AN ILLUSTRATED CONFERENCE BY JEAN-CLAUDE ROUSSEAU
Saturday May 29 | 6:00 pm | Filmoteca de Galicia | Get your free ticket here
“Camera, sound recorder, keep me away from the intelligence that makes things so complicated.” This note on the cinematographer by Robert Bresson is one of the structuring principles of this lecture, a sort of carte blanche granted to filmmaker Jean-Claude Rousseau, who, before shooting his first film in super 8 (Jeune femme à sa fenêtre lisant une letter) had the privilege to experience some of the great turning points in the history of avant-garde cinema: the late 70s in New York and the early 80s in Paris. The films featured in this section share a common trait: the empiric plays a major role in all of them, with special attention given to those phenomena one has lived, felt, and apprehended by experience. To fight against superfluous labels and genre classifications, reconciling poles that are thought to be irreconcilable only because they’re distant: such is the goal of a program based in affinities. Unexpected correspondences that spread through manifestations and commotions, temporary actions and propulsions, body states, and, above all, movements in all its forms.
Francisco Algarín Navarro and Carlos Saldaña
LA CHAMBRE | Chantal Akerman, Belgium, 1972, 16mm, 11 min.
Three 360º panoramic scenes show us around a room. A succession of still lifes; the gestures and poses of a woman lying on the bed change with every rotation of the camera, matching the speed of the single shot. During the first shot, she stays still, staring at the camera. During the second, we see her lying on the bed. During the third shot, she bites into an apple.
STANDARD TIME | Michael Snow, Canada, 1967, 16mm, 8 min.
A camera, constantly turning horizontally and vertically inside an apartment, invites us to see physical movement as a condition for spatiotemporal perception. A woman and a cat, furniture and trinkets, sound waves, and ethereal voices. Casual conversations are interwoven with commentaries: the impulses of the repeated panoramic shots, and the striking stops that precede every cut invite us into a state of revelation while destroying all possible objectivity in the act of seeing and hearing.
CÉSARÉE | Marguerite Duras, France, 1979, 35mm, 11 min.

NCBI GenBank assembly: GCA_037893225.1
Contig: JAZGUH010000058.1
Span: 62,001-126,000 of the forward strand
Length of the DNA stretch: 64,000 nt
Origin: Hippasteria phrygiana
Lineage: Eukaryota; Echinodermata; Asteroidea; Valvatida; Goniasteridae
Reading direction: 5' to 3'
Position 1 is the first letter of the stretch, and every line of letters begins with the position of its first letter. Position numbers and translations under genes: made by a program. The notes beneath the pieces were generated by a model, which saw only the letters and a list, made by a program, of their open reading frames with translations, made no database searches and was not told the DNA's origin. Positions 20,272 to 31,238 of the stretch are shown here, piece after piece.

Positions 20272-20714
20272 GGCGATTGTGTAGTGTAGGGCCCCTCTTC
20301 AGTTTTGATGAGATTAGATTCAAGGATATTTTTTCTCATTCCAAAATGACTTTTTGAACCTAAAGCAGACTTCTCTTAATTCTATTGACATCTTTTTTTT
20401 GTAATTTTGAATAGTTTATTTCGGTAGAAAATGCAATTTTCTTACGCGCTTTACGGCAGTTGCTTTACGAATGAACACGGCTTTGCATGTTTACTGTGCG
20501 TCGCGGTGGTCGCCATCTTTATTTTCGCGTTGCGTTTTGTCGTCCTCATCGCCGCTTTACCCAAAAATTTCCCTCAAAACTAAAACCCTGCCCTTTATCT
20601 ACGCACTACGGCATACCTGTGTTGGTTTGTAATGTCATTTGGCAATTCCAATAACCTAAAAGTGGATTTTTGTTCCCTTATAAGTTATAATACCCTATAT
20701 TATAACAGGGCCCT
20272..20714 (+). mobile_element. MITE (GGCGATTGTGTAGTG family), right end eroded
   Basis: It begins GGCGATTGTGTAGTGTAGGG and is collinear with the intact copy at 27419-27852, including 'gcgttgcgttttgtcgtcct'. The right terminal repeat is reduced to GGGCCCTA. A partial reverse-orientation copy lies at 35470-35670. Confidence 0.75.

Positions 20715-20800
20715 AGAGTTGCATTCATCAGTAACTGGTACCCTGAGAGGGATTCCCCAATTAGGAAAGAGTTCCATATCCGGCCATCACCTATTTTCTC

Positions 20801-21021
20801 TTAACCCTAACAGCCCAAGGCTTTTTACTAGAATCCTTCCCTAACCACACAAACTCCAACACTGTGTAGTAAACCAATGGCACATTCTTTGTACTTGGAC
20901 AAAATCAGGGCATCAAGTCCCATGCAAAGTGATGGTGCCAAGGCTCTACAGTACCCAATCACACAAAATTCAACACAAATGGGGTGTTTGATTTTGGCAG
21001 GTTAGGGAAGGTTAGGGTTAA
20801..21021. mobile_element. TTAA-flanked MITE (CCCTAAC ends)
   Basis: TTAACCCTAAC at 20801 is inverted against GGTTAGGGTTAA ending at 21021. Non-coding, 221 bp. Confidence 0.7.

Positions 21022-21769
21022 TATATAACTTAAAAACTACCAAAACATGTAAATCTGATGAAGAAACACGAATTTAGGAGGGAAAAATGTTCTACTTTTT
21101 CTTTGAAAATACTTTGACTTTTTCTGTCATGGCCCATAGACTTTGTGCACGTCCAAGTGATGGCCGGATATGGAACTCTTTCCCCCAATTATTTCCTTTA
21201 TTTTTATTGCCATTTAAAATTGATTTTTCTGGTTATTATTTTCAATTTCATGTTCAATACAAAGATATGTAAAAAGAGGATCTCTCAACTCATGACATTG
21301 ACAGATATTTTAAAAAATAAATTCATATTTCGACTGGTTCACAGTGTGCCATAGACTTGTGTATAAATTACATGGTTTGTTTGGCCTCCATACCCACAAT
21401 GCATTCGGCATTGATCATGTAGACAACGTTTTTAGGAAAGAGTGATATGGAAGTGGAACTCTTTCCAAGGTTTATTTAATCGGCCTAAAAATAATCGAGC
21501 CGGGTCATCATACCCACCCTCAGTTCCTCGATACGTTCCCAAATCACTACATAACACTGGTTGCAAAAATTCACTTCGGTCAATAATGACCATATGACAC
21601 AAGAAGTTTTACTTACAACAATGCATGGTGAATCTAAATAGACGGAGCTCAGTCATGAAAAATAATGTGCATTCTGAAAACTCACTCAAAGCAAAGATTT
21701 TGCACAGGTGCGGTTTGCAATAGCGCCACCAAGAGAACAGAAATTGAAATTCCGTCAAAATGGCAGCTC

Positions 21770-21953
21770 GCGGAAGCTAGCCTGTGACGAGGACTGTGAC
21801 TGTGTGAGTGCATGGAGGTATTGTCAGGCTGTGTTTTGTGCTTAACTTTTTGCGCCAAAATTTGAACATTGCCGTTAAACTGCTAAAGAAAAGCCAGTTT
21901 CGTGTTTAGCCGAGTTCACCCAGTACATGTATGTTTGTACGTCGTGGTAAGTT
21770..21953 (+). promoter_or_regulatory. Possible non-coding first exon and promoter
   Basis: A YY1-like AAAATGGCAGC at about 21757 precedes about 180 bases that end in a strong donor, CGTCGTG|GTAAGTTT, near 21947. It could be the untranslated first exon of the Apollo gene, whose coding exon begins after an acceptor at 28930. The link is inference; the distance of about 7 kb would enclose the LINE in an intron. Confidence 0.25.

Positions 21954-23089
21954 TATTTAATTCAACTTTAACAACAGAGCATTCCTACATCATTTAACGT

The hieroglyphs of the Luxor obelisks in Place de la Concorde, the arch of triumph in Carrousel (enveloped in scaffolding), Maillol’s statues in Jardin des Tuileries. A silky alternance of still shots and calm travelings gives birth to a musical poem –the voice of two historical memories: one of Berenice, queen of the Jews, and the other of Caesarea, a city of ancient Palestine that was destroyed, leaving behind only its name.
SURFACE TENSION | Hollis Frampton, USA, 1968, 16mm, 9 min.
Three sequences, two sounds: the almost inaudible voice of a man moving frantically, a digital watch, a phone that rings 37 times. A dizzying traveling along the Brooklyn Bridge, a prosaic voiceover of someone describing something in German, a fish slowly swimming forward in an aquarium by the sea, several words on the screen. With a reduced number of components, the film as a whole induces a state of evocation.
FILM SANS CAMÉRA STST | Giovanni Martedi, France, 1975, 16mm, 6 min.
Films made without a camera explore more than musical rhythms: in their paused study of the minimal variations that shake the luminous spectrum, the movements are sometimes so monotonous that one might think that the camera doesn’t even move at all. The form of the film (arte povera!) mirrors the very structure of perception.
TARIS, ROI DE L’EAU | Jean Vigo, France, 1931, 35mm, 10 min.
Different takes on the same body posture, close shots from different angles, aerial and underwater takes, disruptive close-ups, inverted movements, accelerations and decelerations, unsynchronized images and sounds, a separation between the actions and the environment. The study of Jean Taris’ swimming technique (his turns, his strokes, his breathing method) is also a study of the techniques of cinema. The water between the camera and the body alters the height and width of the filmed elements, emphasizing their volume and reflecting light. Detached from the real world, the ocean abyss becomes a private space with great transforming power.